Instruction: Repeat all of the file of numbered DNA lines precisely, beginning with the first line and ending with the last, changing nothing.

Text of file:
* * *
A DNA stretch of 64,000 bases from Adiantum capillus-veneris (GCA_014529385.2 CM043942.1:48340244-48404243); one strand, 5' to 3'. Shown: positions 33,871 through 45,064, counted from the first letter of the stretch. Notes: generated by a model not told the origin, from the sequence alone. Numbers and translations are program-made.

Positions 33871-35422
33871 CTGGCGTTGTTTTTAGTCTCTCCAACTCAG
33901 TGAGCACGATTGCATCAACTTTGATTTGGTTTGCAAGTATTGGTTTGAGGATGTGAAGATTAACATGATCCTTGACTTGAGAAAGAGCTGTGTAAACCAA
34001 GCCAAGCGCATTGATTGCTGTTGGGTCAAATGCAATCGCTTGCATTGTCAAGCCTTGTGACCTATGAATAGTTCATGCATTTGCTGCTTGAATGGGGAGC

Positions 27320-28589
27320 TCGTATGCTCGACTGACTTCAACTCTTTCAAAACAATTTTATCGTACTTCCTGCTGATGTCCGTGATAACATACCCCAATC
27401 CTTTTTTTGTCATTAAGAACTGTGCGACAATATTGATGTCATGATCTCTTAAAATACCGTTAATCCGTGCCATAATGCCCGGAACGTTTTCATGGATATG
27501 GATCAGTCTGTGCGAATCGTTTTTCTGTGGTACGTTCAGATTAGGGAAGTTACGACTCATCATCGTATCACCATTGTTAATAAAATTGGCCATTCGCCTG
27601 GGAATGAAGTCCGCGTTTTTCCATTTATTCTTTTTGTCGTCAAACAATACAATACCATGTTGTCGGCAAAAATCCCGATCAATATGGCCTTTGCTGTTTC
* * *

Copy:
A DNA stretch of 64,000 bases from Adiantum capillus-veneris (GCA_014529385.2 CM043942.1:48340244-48404243); one strand, 5' to 3'. Shown: positions 33,871 through 45,064, counted from the first letter of the stretch. Notes: generated by a model not told the origin, from the sequence alone. Numbers and translations are program-made.

Positions 33871-35422
33871 CTGGCGTTGTTTTTAGTCTCTCCAACTCAG
33901 TGAGCACGATTGCATCAACTTTGATTTGGTTTGCAAGTATTGGTTTGAGGATGTGAAGATTAACATGATCCTTGACTTGAGAAAGAGCTGTGTAAACCAA
34001 GCCAAGCGCATTGATTGCTGTTGGGTCAAATGCAATCGCTTGCATTGTCAAGCCTTGTGACCTATGAATAGTTCATGCATTTGCTGCTTGAATGGGGAGC

Positions 27320-28589
27320 TCGTATGCTCGACTGACTTCAACTCTTTCAAAACAATTTTATCGTACTTCCTGCTGATGTCCGTGATAACATACCCCAATC
27401 CTTTTTTTGTCATTAAGAACTGTGCGACAATATTGATGTCATGATCTCTTAAAATACCGTTAATCCGTGCCATAATGCCCGGAACGTTTTCATGGATATG
27501 GATCAGTCTGTGCGAATCGTTTTTCTGTGGTACGTTCAGATTAGGGAAGTTACGACTCATCATCGTATCACCATTGTTAATAAAATTGGCCATTCGCCTG
27601 GGAATGAAGTCCGCGTTTTTCCATTTATTCTTTTTGTCGTCAAACAATACAATACCATGTTGTCGGCAAAAATCCCGATCAATATGGCCTTTGCTGTTTC